The Two C’s: Comparison and Competition
“Be yourself. Everyone else is already taken.” --Oscar Wilde
Comparison and competition seem to be increasing in our society. There may be some reasons that contribute to these conditions. Perhaps, the rise of social media has much to do with this increase. Many people spend their precious time looking at what others are doing on social media websites. Are they dating, married or expecting children? How many friends do they have? Where have they traveled? Who has more “likes”?? Who’s better at this or that? These preoccupations seem to get in the way of the evolving true self.
While one's true life may be unnoticeable on social media, the images therein can stir unhealthy comparison and competition such as jealousy, envy and estimations of lower self-worth — which lead to or increase insecurities. , Comparison and competition have many avenues: people may compare their income, marital status and children (or lack thereof), educational degrees, social status (how many friends they have or how often do they engage with friends); body image, weight problems and the list goes on and on. Frequent feelings of inadequacies or a need to “always” be better than someone else are unhealthy.
Healthy and Unhealthy modes of comparison and competition.
Unhealthy comparison and competition stem from profound insecurities, and such insecurities (feeling less-than) stem from an individual's personal history. This is not only increasingly harmful to the self, but it’s also harmful to your relationships with others. You’ll relate better to others when you're neither comparing nor competing with them and when you know your true self. The need to be better than others can become an unhealthy, obsessive thought. Internally, you may end up feeling that you are never good enough, and this internal battle is far from genuine happiness.
Some people seek perfection and nothing less than what they deem as perfect is acceptable. They will judge themselves profoundly when they feel they do not meet this self-imposed expectation. The best response to this scenario is a quote from the Bible: "Let any one of you who is without sin [without imperfection] be the first to throw a stone " (John 8:7 NIV). As Brené Brown so clearly expresses, “We are beautifully imperfect.”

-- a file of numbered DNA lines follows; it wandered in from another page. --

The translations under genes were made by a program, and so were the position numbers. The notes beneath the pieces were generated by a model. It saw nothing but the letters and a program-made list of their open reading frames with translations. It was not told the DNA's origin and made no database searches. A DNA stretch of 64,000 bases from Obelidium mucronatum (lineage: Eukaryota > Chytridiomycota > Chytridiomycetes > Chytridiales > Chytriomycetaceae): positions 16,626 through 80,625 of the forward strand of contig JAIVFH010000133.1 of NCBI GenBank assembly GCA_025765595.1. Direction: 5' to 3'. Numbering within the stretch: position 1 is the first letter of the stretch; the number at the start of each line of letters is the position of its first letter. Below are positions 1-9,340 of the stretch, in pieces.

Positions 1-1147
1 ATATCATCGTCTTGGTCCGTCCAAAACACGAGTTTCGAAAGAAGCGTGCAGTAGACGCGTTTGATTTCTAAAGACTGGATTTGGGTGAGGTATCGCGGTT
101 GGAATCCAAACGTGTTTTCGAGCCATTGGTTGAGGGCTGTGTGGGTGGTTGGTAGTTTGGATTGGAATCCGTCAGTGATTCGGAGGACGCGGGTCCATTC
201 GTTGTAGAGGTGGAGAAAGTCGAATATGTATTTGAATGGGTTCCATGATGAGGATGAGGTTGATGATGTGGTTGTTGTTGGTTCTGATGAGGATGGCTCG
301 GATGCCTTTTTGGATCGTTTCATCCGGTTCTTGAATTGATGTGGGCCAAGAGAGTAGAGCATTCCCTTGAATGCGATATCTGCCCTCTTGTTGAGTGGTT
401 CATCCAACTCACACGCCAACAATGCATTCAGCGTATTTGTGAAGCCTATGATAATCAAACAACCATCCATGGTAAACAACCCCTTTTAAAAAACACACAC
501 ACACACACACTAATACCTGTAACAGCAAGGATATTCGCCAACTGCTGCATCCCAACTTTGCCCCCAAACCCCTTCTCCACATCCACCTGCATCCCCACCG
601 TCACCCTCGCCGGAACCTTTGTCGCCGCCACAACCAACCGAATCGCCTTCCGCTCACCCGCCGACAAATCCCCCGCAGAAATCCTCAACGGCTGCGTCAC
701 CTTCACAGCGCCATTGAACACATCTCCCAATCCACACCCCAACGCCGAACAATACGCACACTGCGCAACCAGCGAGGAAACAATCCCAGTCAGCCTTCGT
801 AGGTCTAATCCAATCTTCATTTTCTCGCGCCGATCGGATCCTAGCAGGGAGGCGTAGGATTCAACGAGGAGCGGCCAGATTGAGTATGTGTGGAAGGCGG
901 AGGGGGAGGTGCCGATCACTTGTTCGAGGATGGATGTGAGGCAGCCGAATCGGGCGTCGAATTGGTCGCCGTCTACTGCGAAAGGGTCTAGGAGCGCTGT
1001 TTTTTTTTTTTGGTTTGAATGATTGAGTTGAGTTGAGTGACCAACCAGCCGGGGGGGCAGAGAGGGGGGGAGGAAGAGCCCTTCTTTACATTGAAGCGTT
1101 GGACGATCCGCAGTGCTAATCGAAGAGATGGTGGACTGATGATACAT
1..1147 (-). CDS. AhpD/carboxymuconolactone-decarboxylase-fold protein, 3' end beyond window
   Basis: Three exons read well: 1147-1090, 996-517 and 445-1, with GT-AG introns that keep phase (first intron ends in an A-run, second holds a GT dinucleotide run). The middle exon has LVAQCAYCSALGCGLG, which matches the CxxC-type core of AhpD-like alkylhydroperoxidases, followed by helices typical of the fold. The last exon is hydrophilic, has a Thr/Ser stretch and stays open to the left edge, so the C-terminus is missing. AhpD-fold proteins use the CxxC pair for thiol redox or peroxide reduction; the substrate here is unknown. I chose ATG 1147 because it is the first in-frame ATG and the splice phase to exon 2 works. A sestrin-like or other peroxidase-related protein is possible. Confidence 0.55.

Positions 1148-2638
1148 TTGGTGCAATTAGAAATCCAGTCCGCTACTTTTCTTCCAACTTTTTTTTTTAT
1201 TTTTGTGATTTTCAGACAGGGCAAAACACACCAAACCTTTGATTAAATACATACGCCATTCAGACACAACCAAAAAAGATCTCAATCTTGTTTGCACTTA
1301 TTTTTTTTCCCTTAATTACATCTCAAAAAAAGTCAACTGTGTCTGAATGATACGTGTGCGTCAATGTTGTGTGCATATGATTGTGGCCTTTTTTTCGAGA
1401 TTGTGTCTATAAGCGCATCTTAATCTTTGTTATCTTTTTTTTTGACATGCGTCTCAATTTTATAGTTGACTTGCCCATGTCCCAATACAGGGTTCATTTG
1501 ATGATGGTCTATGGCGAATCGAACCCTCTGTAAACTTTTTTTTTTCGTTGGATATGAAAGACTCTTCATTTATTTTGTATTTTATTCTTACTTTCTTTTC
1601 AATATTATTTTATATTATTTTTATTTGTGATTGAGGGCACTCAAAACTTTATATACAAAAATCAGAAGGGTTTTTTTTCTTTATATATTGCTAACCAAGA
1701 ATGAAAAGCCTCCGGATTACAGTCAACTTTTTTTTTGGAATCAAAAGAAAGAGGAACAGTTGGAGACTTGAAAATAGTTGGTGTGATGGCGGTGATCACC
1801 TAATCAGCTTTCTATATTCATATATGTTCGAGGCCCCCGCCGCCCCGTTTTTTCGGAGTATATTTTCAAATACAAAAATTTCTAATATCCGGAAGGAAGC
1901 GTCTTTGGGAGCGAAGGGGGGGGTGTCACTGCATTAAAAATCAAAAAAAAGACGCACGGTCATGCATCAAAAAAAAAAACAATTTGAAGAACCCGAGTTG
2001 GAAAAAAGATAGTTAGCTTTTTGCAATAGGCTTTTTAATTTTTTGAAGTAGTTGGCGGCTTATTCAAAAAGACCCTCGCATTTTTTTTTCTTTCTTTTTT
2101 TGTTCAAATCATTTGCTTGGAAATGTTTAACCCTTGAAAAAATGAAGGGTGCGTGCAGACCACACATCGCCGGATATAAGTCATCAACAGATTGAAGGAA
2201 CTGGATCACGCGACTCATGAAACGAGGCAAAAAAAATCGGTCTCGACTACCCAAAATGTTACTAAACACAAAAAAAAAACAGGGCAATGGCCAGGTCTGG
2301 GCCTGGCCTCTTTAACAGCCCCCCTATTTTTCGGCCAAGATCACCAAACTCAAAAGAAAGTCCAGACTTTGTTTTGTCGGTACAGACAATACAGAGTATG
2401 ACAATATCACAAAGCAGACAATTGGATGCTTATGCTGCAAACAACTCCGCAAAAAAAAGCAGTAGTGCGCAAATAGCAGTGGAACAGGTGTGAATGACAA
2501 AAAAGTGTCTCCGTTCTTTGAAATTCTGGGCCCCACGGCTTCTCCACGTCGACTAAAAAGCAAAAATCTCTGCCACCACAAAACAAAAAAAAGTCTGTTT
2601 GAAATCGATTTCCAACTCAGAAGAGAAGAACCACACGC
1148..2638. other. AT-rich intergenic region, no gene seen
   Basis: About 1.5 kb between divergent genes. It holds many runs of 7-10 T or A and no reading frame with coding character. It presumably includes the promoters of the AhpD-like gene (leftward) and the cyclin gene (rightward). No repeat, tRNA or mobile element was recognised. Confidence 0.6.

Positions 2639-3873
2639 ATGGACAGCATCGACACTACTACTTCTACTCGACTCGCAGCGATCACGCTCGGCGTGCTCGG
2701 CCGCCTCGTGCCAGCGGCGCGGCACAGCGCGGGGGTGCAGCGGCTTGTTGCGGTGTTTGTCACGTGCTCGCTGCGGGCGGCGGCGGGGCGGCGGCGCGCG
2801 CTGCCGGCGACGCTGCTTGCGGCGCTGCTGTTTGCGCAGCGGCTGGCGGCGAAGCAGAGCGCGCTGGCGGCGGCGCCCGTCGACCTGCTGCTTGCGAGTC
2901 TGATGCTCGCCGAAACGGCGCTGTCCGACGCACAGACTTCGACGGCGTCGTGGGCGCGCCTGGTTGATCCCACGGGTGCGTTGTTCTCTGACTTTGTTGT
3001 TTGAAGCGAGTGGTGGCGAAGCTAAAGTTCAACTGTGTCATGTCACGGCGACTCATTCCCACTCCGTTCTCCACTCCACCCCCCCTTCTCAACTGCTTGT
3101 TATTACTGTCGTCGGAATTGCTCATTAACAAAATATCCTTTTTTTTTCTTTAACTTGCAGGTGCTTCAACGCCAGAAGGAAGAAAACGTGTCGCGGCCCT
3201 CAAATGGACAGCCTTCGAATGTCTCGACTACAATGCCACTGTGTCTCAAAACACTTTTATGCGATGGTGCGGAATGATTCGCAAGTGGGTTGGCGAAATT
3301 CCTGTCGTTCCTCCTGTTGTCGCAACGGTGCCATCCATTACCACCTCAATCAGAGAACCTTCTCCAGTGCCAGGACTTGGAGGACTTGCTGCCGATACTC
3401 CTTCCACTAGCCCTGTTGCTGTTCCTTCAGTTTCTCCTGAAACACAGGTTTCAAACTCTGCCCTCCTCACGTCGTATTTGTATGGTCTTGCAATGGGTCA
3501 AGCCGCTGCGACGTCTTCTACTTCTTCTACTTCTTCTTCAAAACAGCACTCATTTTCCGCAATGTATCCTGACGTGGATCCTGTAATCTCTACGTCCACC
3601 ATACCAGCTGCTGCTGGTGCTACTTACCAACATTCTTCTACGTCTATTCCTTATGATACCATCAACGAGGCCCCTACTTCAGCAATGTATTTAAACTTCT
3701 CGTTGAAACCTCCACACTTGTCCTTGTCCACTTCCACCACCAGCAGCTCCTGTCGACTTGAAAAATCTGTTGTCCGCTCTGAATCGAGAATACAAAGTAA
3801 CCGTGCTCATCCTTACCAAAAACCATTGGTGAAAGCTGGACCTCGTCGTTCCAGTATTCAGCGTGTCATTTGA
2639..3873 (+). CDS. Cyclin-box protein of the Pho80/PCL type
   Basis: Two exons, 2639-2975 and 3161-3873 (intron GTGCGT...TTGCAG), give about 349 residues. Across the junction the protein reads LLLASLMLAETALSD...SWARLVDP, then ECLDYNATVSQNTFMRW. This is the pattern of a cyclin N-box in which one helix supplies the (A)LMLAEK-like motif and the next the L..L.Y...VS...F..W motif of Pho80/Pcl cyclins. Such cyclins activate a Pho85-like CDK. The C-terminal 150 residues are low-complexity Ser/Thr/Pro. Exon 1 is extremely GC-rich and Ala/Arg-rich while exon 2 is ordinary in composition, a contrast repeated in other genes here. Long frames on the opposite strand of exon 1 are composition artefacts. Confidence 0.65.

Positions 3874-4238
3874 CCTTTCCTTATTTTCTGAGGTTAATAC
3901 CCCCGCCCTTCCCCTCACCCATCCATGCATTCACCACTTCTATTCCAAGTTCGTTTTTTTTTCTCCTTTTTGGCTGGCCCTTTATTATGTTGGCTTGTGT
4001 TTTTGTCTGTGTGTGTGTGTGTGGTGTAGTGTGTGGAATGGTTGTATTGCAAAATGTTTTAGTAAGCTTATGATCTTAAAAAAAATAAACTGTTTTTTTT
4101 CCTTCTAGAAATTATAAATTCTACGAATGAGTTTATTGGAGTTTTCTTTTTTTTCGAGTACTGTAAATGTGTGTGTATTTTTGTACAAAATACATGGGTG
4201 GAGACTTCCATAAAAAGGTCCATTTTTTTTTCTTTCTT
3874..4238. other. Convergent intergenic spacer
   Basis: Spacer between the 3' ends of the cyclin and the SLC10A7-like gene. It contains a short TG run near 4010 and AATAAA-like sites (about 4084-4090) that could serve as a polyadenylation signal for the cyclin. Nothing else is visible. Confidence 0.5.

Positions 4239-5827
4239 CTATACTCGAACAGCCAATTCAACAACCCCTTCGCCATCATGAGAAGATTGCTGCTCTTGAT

There’s a healthy side to competition and comparison. Someone’s triumph might encourage self-enhancement. For example, in my field of work, the publishing of many colleagues has encouraged numerous other colleagues to improve their theoretical understanding and psychoanalytic approaches,—thereby opening further explorations. Another example might be when some dancers compare themselves to other dancers; seeking to improve their dance technique or enter competitions to demonstrate their advancements. The American social psychologist, Leon Festinger, known for his cognitive dissonance and social comparison theory, hypothesized that individuals have an innate drive to evaluate their own opinions and abilities by comparing themselves to others, to reduce uncertainty. This drive, places value on continuous improvement, to do better and better. When the drive is geared toward self-enhancement, rather than that of insecurity, then a healthy attitude is the result; however, the need to always be perfect and better than everyone else is unhealthy.
Differences are needed; sameness is boring and according to Brené Brown, author of The Gifts of Imperfection, "Without comparison, concepts like ahead or behind, or best or worst, lose their meaning. The only unique contribution that we will ever make in this world will be born of our creativity."
Brown, B. (2010). The Gifts of Imperfection: Let Go of Who You Think You're Supposed To Be and Embrace Who You Are. Center City, Minn.: Hazelden.
Festinger, L (1954). A theory of social comparison processes. Human Relations, 7(2), pp.117-140.
Leon Festinger (2018). In Wikipedia.org. Retrieved from https://en.wikipedia.org/wiki/Leon_Festinger. [Accessed 13 January, 2018].